- Editor’s Note: This article is part of a weekly series on Kane County’s amazing history. Today’s article was contributed by Brian Lawrence of the Elgin Police Department
The city of Elgin is famous for many things: The Elgin National Watch Company made world-renowned timepieces from 1864 until its closure in 1968, and its observatory still stands at 312 Watch St. In 1865, Gail Borden established the Elgin Milk Condensing Company on the land where the Centre of Elgin now sits. The nationally famous Elgin Road Races were held here between 1910 and 1920 and drew tens of thousands of spectators from all over the country.
One piece of historical Elgin trivia that is not nearly as well known has a direct connection to our police department. It centers on the man who served as the city’s police marshal for one term, from 1887 to 1888.
The man’s name was Andrew Barclay Spurling.
Spurling was born in Cranberry Isles, Maine on March 20, 1833. Following in the footsteps of his father, who fought the British Navy during the War of 1812, Spurling became a sailor at the age of 12.
Six years later, he found himself in California, where he tried his hand at mining, farming, and being a cowboy. Spurling was radically opposed to slavery and was rumored to have fought a duel with a Southern man. Though yet barely a man, he won the battle using the chosen weapon: Bowie knives! The wounded Southerner begged for mercy, and fortunately for the Southerner, Spurling gave it to him.
After the outbreak of the Civil War, Spurling volunteered to fight for the Union. Having returned to his home state in 1855, he was commissioned as a first lieutenant in a Maine cavalry regiment.
Throughout his distinguished service, Spurling suffered numerous wounds and was rewarded with battlefield promotions, eventually achieving the rank of lieutenant colonel.
After the war, Spurling took a government job in Chicago and speculated in real estate. He was a primary investor in the Chicago Rawhide Manufacturing Company and served 12 years as its president. In 1950, Chicago Rawhide opened a plant in Elgin.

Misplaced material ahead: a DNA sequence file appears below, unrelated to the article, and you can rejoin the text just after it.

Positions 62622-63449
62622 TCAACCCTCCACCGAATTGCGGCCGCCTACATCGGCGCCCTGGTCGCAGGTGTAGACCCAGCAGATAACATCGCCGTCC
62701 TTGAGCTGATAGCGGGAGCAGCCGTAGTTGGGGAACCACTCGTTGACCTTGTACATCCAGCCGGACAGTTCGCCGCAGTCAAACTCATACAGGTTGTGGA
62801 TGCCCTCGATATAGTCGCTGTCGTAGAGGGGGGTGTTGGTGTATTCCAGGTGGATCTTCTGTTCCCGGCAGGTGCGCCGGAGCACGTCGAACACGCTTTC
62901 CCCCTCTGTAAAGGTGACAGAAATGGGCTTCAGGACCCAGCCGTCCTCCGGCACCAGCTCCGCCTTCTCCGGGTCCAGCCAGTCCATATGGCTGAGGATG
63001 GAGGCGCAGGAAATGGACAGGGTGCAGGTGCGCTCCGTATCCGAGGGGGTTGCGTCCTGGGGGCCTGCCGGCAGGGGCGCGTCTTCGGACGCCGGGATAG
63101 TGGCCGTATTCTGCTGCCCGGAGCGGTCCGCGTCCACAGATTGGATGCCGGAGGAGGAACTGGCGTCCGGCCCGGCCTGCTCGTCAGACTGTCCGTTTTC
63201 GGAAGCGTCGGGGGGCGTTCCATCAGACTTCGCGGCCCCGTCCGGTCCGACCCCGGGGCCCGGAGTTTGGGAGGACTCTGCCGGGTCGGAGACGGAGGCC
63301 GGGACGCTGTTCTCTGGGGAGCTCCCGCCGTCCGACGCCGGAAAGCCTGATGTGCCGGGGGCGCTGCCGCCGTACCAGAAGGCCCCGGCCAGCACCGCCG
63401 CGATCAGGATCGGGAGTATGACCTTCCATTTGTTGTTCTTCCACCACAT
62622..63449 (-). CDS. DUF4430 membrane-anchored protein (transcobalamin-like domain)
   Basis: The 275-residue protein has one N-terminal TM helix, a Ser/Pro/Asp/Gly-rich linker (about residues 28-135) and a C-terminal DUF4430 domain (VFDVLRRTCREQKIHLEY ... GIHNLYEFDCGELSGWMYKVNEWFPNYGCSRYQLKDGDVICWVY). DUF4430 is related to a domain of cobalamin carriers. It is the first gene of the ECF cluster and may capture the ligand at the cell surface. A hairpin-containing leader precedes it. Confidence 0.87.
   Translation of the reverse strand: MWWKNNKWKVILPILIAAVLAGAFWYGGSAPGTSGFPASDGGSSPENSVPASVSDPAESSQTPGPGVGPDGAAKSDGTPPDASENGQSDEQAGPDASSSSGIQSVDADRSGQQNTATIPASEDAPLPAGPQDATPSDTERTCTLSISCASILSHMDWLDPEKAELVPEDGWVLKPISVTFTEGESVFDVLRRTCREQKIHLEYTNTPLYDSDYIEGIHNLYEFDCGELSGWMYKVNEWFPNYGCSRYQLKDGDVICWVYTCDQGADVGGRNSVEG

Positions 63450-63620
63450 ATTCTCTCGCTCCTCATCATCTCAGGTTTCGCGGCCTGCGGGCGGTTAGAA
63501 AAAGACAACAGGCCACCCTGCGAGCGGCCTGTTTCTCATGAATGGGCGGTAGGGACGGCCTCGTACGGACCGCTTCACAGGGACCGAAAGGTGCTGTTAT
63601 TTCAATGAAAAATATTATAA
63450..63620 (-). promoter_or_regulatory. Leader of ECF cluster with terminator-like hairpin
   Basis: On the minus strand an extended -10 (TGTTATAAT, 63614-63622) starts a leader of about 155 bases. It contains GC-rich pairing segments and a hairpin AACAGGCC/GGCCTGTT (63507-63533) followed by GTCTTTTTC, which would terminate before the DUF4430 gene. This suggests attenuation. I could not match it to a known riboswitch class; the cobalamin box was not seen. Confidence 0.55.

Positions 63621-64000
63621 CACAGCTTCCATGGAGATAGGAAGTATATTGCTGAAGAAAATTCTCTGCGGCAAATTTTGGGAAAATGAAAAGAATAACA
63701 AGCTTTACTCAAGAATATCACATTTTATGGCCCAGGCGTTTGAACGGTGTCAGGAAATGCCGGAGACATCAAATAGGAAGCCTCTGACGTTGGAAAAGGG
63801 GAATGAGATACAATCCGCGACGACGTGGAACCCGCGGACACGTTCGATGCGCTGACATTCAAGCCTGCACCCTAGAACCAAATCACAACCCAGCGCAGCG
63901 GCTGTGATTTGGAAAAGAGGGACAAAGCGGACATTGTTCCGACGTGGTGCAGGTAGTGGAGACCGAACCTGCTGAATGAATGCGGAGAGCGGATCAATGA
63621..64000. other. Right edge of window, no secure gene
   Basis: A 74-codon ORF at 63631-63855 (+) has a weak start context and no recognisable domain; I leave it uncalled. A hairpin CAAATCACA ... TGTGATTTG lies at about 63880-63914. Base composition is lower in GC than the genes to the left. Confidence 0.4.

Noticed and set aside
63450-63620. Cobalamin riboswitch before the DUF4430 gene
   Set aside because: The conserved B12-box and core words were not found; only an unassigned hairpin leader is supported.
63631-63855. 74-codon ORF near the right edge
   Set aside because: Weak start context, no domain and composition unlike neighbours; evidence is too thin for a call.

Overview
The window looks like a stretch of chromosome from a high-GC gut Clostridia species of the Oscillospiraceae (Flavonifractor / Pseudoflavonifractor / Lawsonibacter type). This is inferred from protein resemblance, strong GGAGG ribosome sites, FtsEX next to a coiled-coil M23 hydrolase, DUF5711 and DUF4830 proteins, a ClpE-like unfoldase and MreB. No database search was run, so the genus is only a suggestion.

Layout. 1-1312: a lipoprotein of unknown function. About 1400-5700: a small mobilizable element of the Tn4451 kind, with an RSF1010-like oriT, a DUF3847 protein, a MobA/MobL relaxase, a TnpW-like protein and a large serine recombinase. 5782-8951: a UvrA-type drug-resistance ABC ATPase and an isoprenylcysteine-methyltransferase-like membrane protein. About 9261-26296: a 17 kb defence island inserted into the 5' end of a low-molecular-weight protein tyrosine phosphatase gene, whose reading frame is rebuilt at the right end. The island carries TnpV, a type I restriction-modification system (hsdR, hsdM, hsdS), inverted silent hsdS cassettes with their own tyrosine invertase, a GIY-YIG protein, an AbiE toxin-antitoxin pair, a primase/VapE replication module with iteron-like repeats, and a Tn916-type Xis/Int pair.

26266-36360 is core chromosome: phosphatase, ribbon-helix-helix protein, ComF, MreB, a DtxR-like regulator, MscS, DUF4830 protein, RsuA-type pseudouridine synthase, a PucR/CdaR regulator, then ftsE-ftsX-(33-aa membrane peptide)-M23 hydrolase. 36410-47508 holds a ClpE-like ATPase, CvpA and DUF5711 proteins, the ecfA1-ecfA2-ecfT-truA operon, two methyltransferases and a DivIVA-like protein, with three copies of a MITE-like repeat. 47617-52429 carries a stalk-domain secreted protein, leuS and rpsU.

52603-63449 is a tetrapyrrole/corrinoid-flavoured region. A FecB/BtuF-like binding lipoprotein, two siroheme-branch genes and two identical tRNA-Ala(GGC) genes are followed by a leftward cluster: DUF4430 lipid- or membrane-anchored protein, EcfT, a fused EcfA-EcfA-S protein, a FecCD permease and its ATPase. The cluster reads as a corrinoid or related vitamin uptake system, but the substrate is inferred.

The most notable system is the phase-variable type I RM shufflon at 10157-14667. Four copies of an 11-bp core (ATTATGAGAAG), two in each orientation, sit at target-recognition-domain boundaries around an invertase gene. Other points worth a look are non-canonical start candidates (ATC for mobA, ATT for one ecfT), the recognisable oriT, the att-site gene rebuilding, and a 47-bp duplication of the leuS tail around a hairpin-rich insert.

Spurling next moved to Elgin and became friends with Mayor Vincent S. Lovell, who appointed him to the position of city marshal in 1887. The 54 year-old war veteran earned a reputation for enforcing laws equally and without preference or bias.
Spurling even had officers arrest his own son for disorderly conduct! The bar owners came to learn that the closing times would now be strictly enforced, regardless of who they knew within Elgin’s city government.
Because of his refusal to give preferential treatment to Elgin’s “connected” citizenry or the influential saloon operators, the City Council refused to renew Spurling’s appointment as marshal, and he returned to real estate.
In 1894, Spurling unsuccessfully ran for Kane County sheriff and after the election moved back to Chicago.
On Sept. 10, 1897, Spurling finally received national recognition for his war service when he was awarded the Medal of Honor. He earned it for his March 1865 exploits at Evergreen, AL.
According to the medal’s citation, “Lieutenant Colonel Spurling advanced alone in the darkness beyond the picket line, came upon three of the enemy, fired upon them (his fire being returned), wounded two, and captured the whole party.”
Spurling was also commissioned with the breveted rank of brigadier general.
Spurling’s last years were spent in relative poverty, with his real estate speculation having ended in abject failure. Subsisting on a monthly government pension of only $50, he died on Aug. 13, 1906, at the age of 73.
Andrew Barclay Spurling is buried in Rosehill Cemetery in Chicago.
The Elgin Police Department has an active volunteer history group dedicated to sharing department history through the museum cases in the lobby. The group collects police department history and educates the public on how policing has changed and evolved with the city of Elgin. Stop in any time and see the exhibits at 151 Douglas Ave. in Elgin!
Visit The Elgin History Museum!
Visit the Elgin History Museum at 360 Park St. in Elgin. Step back into history as you enter Old Main, the stately Greek Revival school building opened in 1856. Two floors of interactive exhibits help you time travel back to Elgin’s beginnings in 1835. Hear the tick of an Elgin Watch or the roar of the crowd at the Elgin Road Races.
Be sure to see the new exhibit, Education For All: Elgin High School 150 Years, and hear the school’s fight song! Open 11 a.m. to 4 p.m. Wednesday, Thursday, Friday, and Saturday. Admission is free for members, $3 for guests, $1 for students and free to children.
Read The Kane County History Series!
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